Shortly before I graduated from medical school, a little box arrived at my house addressed to “Dr. Kathleen Ackert.” This was exciting, as no one had ever addressed me by my soon-to-be doctoral title before. I eagerly ripped it open to find a sweet card from a schoolmate in the year below me and a mug with a photo of a cartoon uterus, fallopian tubes, and cervix with the inscription, “Dr. Ackert, At Your Cervix.” I smiled, because it seemed as every single ob/gyn that I had met along my path to doctorhood had one of these cute mugs.
I started using this mug for my coffee every morning as I packed up my belongings and moved from Philadelphia to Bethlehem, Pennsylvania. I couldn’t wait to be just like the residents and attendings I had worked with for the last four years, running around Labor and Delivery checking cervixes, delivering babies, and operating laparoscopically. I slowly but surely progressed through my intern year, delivering close to 300 babies, becoming comfortable with laparoscopic entry, met my case numbers for D&C and even sat on the robot twice.
One Monday morning after a busy week as the junior resident on Labor and Delivery, combined with a rough 24-hour weekend call where I had delivered a casual 30 babies in total, I opened up my kitchen cabinet and blearily looked at all my mugs. I stared at my favorite mug — the one with the cartoon lady bits — before reaching for the one directly next to it, a maroon mug with a navy and gold “K”. I didn’t want to be Dr. Ackert that morning. I just wanted to be Kathleen. I let myself stand there for a moment as my coffee brewed, envisioning what it would look like to work in an office from 8 to 5. My alarm clock wouldn’t be set for 4:30 a.m. each day, I could reliably make plans with my friends after work knowing I wouldn’t get stuck in the OR until late in the evening, and I wouldn’t have to choose which holidays I wanted to spend at the hospital, away from my family, working a 24-hour shift. The timer on my coffee pot beeped, bringing me back to reality. My coffee was ready, and it was time for me to become Dr. Ackert, no matter what my mug said.
Residency is a cabinet of diverse coffee cups. There are days I have felt like the coolest surgeon alive. I have a fond memory of doing my first retroperitoneal dissection with my chairman and chief resident to identify and dissect out the ureter and infundibulopelvic ligament in an ovarian torsion case. But there have also been days in which I make silly mistakes that I wonder who decided I was worthy enough to be a doctor.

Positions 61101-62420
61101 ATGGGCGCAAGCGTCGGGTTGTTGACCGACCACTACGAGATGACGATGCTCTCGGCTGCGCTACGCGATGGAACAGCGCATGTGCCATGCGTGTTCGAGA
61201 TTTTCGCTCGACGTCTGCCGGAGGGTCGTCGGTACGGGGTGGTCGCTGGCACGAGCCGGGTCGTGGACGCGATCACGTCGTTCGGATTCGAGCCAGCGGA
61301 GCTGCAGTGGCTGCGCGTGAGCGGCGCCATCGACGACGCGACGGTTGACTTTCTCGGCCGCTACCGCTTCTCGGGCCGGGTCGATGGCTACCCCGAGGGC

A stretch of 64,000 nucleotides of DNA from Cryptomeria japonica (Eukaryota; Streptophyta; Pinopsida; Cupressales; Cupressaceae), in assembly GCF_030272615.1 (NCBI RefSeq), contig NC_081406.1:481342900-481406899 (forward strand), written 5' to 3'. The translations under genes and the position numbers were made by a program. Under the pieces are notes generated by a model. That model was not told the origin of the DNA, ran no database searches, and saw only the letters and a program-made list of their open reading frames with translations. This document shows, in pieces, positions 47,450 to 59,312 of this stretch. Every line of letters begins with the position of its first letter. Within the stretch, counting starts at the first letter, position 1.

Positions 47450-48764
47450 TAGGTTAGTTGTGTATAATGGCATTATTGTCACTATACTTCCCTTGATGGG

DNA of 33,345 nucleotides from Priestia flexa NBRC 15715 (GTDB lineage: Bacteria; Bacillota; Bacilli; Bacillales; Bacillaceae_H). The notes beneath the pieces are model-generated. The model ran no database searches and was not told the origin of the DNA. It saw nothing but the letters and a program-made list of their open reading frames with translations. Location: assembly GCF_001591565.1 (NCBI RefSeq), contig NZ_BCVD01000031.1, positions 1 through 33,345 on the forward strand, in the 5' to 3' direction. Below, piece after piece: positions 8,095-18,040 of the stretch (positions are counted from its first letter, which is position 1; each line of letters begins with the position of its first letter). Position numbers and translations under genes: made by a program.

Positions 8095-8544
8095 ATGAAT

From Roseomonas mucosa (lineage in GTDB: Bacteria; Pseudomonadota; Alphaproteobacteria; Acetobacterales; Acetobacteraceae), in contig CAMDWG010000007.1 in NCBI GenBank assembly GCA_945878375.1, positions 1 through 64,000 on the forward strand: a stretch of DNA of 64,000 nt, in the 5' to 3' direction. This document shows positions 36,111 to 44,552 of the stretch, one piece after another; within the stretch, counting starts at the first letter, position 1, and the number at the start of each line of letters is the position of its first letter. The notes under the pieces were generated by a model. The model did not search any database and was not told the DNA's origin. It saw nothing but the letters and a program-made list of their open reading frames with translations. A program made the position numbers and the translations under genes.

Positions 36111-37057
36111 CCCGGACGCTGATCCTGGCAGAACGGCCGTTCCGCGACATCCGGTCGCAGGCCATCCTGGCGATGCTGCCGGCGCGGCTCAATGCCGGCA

Perhaps I should gather up all the mugs that place me into a box of who or what I should be that day and store them away. I could use my mug that declares “Coffee Until it’s Time for Wine!” on a daily basis, but that may tempt me into drinking a glass of wine each evening instead of spending my free time with my required readings or charts of patients of whom I will be operating on the next day. I could use my mug labeled “Müg” – pronounced “moog” with an umlaut over the “U” that I bought from the gift shop of the Mütter Museum in Philadelphia because it made me laugh. I could use my mug that says, “Good Morning!” with an elephant under it, a personal favorite because it holds 16 ounces, double the amount of coffee the rest of my mugs hold, a sure sign that it will be a good morning indeed. Or perhaps I should buy myself a set of plain white mugs, so that I can start each day with a blank slate, fresh and determined to be the best human being and physician that I can possibly be.
How do you get into your "I'm a doctor" mindset each day? Share your routines in the comments.
Kathleen Ackert is a resident physician in obstetrics & gynecology at St. Luke’s University Health Network. She is a graduate of the Philadelphia College of Osteopathic Medicine and Siena College. When she is not in the hospital, she can be found in coffee shops writing narrative medicine pieces or eating in restaurants that offer low-lit dining experiences. She enjoys exploring the latest fitness craze, watering her house plants, and instagramming pictures of fancy lattes at @caffeinewithkathleen. She is a 2021—2022 Doximity Op-Med Fellow.
Animation by Diana Connolly